Controlling The Beast


In a warning shot to outside conservative groups, the National Republican Senatorial Committee this week informed a prominent Republican advertising firm that it would not receive any contracts with the campaign committee because of its work with a group that targets incumbent Senate Republicans.

Even more striking, a senior official at the committee called individual Republican Senate campaigns and other party organizations this week and urged them not to hire the firm, Jamestown Associates, in an effort to punish them for working for the Senate Conservatives Fund, a group founded by Jim DeMint, then a South Carolina senator, that is trying to unseat Senator Mitch McConnell of Kentucky, the Republican leader, and some other incumbents up for re-election next year whom it finds insufficiently conservative.

Thus the civil war inside the Republican Party has spread into the politico-industrial complex. I’m trying to think how blacklisting contractors who work for Tea Party candidates will do anything constructive. Aside from inflaming the base, isn’t that kinda going after low-hanging fruit?

What about the sugar daddies financing these folks? It’s fine to go after an ad agency, but what about the people paying the bills? What about the Koch Brothers or people like Nashville’s own Lee Beaman, a generous contributor to affiliated groups like the Club For Growth (a major backer of Ted Cruz) and Americans For Prosperity. Wonder if any of these people will get their hands slapped? It doesn’t sound like it.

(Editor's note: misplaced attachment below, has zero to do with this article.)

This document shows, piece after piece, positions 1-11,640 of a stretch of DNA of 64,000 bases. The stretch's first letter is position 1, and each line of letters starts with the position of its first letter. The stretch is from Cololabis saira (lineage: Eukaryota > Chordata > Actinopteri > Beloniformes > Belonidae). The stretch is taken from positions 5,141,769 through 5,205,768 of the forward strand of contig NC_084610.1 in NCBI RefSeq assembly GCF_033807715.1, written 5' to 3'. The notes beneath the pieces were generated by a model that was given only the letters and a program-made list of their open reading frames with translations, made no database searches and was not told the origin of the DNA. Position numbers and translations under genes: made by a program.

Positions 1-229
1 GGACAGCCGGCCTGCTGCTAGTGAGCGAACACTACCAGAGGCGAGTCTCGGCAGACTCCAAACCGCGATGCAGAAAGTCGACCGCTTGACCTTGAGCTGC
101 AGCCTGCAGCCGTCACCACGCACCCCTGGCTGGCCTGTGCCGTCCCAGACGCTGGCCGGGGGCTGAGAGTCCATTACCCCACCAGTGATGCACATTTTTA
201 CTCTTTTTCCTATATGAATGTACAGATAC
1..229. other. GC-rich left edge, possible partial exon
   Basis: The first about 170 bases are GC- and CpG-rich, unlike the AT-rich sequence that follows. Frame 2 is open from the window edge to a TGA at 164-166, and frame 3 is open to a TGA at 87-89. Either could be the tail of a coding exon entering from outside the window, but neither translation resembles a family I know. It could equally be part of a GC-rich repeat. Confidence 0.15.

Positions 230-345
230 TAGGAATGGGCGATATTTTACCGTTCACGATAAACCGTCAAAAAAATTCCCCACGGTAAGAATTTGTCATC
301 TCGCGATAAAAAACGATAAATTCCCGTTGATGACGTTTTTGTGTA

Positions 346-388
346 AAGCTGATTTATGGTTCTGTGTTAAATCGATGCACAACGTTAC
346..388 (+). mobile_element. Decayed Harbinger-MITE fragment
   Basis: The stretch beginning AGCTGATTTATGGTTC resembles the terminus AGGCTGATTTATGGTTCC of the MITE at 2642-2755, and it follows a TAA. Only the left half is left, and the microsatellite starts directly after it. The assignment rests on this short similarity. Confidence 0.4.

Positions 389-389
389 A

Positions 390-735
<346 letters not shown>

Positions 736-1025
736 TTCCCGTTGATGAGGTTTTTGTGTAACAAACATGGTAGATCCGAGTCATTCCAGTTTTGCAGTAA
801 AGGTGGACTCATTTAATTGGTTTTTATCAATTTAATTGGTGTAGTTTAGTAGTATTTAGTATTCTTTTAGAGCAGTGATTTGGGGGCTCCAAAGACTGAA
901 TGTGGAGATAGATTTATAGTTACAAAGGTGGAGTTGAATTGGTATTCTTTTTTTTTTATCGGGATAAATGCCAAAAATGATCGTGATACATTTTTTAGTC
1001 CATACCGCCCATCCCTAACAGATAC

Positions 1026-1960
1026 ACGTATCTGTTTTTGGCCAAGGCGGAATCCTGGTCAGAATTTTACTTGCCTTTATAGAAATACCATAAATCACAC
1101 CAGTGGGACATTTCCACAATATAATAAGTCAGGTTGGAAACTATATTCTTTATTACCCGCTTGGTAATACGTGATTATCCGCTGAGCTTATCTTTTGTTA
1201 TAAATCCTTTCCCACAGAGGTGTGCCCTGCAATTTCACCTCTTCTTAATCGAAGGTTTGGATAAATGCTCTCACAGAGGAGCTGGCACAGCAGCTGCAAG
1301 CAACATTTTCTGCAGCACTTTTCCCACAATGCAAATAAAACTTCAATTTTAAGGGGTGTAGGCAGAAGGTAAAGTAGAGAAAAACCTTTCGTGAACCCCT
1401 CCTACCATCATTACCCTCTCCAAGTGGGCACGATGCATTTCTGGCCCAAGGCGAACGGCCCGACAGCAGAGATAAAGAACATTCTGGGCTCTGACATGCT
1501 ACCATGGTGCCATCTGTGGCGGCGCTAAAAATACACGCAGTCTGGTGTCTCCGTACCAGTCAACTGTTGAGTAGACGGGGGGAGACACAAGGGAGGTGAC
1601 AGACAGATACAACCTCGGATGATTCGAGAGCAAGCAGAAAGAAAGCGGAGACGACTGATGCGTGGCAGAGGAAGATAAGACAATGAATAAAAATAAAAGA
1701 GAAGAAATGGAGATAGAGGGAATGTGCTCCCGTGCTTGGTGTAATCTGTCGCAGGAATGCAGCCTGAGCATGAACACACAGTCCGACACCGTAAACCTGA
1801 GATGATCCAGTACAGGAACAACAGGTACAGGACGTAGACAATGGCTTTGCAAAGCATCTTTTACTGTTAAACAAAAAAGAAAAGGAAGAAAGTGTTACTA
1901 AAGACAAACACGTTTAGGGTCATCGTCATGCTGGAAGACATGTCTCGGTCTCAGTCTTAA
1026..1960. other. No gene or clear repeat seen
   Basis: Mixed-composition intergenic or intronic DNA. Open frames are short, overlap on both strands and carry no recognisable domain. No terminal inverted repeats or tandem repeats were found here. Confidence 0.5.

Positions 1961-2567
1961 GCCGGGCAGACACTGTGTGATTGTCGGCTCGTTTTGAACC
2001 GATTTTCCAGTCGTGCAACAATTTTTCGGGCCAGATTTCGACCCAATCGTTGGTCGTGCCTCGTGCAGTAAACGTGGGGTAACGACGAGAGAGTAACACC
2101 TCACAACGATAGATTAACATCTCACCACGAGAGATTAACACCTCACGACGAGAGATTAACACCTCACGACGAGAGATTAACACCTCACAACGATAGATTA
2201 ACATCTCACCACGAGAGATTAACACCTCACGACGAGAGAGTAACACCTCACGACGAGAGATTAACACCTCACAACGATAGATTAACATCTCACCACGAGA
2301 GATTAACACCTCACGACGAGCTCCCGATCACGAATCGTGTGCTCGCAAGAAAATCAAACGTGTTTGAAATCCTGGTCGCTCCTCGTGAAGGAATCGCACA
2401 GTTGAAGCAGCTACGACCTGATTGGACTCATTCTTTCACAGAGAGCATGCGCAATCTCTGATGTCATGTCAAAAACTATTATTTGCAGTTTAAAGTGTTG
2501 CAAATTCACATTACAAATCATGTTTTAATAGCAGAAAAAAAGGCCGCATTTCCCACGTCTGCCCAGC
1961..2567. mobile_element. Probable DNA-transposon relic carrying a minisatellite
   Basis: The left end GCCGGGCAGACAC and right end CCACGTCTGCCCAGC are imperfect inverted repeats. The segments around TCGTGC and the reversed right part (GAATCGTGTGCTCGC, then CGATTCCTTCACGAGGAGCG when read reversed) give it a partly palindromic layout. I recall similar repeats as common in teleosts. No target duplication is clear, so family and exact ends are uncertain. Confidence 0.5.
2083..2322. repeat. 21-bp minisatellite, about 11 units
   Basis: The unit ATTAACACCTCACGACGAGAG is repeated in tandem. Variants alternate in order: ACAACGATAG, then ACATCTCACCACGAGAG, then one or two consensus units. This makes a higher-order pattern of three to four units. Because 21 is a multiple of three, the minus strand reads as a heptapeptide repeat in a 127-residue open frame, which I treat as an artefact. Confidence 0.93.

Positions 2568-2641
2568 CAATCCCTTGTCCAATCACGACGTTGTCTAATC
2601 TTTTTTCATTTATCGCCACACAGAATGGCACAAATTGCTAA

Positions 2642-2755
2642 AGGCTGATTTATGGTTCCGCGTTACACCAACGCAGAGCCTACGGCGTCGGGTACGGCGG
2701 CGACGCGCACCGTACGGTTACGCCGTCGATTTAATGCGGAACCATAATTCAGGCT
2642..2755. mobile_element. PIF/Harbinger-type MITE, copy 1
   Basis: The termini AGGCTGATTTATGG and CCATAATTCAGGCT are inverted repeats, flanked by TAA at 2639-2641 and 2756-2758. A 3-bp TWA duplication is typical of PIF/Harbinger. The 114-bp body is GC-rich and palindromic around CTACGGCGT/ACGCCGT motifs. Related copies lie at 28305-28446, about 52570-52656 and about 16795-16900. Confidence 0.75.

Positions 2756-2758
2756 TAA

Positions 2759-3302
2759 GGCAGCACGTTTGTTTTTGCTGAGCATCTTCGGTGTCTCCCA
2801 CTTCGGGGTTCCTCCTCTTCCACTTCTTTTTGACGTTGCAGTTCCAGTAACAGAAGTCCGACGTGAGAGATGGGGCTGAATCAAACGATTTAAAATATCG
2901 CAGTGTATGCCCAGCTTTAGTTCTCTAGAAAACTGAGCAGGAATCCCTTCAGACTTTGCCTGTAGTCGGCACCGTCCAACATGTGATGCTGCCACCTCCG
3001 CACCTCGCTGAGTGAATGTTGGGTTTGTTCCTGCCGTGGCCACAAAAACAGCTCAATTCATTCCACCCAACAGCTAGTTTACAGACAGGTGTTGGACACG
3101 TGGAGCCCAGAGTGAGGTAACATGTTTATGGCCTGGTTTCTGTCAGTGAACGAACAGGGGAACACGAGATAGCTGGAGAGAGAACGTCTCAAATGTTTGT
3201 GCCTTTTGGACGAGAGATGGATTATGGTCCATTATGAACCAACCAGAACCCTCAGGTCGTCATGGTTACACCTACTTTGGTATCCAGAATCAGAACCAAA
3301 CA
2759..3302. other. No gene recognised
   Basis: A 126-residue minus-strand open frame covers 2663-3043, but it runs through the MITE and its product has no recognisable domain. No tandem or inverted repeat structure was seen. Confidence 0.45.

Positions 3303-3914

The problem with the Republican Party, as I’ve written a gazillion times, is that the moderates are already extinct from a functional perspective. Even the most reasonable Republican imaginable, once elected, ends up playing on the same team as the knuckle-dragging Neanderthals who remain stubbornly committed to failed policies and ignorant ideas like “defaulting on our debt is just a pin-prick.” Time and time again we see the so-called “moderates” kow-tow to the mouthbreathers; this is how we ended up with a shuttered government for two weeks, folks. Even our spineless governor, Bill Haslam, is too weak-kneed to take on the fringe.

I’m reminded of a quote from a book I read years and years ago — I think it was Asne Seierstad’s The Bookseller Of Kabul — where a Pakistani man says he doesn’t support the brutal tactics of the Taliban in nearby Afghanistan, but he thinks Pakistan could benefit from “just a little bit of the Taliban.”

But there is no “little bit.” It’s all or nothing. And it’s the same with today’s Republicans. There’s no “little bit of the Tea Party,” it’s the whole thing. They just shut down the entire government because the moderates are extinct as a party force. That should tell you something right there.

The fact that party leadership still thinks they can control this beast they created without going after the Hydra’s head — the Koch billions — is just pathetic.


Filed under politics, Republican Party, Tea Party

14 responses to “Controlling The Beast

  1. Daedelus

    Must we continue to use Neanderthals as a derogatory? It smacks of a kind of racism (speciesism ?). After all, lots of new research indicates they were a lot smarter than Republicans not to mention Teapublicans.